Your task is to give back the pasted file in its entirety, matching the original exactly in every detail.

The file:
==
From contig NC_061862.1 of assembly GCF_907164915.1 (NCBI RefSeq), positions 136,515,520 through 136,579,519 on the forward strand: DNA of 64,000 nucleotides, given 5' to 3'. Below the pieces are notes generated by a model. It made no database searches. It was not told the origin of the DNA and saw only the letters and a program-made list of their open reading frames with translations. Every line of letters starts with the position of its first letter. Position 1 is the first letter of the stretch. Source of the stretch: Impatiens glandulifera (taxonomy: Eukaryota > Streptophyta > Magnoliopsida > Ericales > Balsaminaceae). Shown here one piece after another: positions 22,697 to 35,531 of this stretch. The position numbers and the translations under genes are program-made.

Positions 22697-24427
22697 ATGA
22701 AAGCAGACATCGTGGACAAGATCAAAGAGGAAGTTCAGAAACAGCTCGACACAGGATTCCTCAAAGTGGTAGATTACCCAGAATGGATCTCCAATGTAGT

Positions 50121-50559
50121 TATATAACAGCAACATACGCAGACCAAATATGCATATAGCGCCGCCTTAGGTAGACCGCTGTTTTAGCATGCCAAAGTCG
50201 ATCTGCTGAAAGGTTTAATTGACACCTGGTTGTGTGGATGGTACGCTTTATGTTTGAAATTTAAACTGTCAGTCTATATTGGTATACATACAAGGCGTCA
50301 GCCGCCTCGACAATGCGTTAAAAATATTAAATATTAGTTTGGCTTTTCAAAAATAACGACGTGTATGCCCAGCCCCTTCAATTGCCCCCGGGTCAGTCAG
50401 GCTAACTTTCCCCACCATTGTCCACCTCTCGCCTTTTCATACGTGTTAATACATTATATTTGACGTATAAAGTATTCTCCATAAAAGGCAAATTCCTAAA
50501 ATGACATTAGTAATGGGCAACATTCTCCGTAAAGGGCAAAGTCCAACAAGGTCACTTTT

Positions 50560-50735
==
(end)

From contig NC_061862.1 of assembly GCF_907164915.1 (NCBI RefSeq), positions 136,515,520 through 136,579,519 on the forward strand: DNA of 64,000 nucleotides, given 5' to 3'. Below the pieces are notes generated by a model. It made no database searches. It was not told the origin of the DNA and saw only the letters and a program-made list of their open reading frames with translations. Every line of letters starts with the position of its first letter. Position 1 is the first letter of the stretch. Source of the stretch: Impatiens glandulifera (taxonomy: Eukaryota > Streptophyta > Magnoliopsida > Ericales > Balsaminaceae). Shown here one piece after another: positions 22,697 to 35,531 of this stretch. The position numbers and the translations under genes are program-made.

Positions 22697-24427
22697 ATGA
22701 AAGCAGACATCGTGGACAAGATCAAAGAGGAAGTTCAGAAACAGCTCGACACAGGATTCCTCAAAGTGGTAGATTACCCAGAATGGATCTCCAATGTAGT

Positions 50121-50559
50121 TATATAACAGCAACATACGCAGACCAAATATGCATATAGCGCCGCCTTAGGTAGACCGCTGTTTTAGCATGCCAAAGTCG
50201 ATCTGCTGAAAGGTTTAATTGACACCTGGTTGTGTGGATGGTACGCTTTATGTTTGAAATTTAAACTGTCAGTCTATATTGGTATACATACAAGGCGTCA
50301 GCCGCCTCGACAATGCGTTAAAAATATTAAATATTAGTTTGGCTTTTCAAAAATAACGACGTGTATGCCCAGCCCCTTCAATTGCCCCCGGGTCAGTCAG
50401 GCTAACTTTCCCCACCATTGTCCACCTCTCGCCTTTTCATACGTGTTAATACATTATATTTGACGTATAAAGTATTCTCCATAAAAGGCAAATTCCTAAA
50501 ATGACATTAGTAATGGGCAACATTCTCCGTAAAGGGCAAAGTCCAACAAGGTCACTTTT

Positions 50560-50735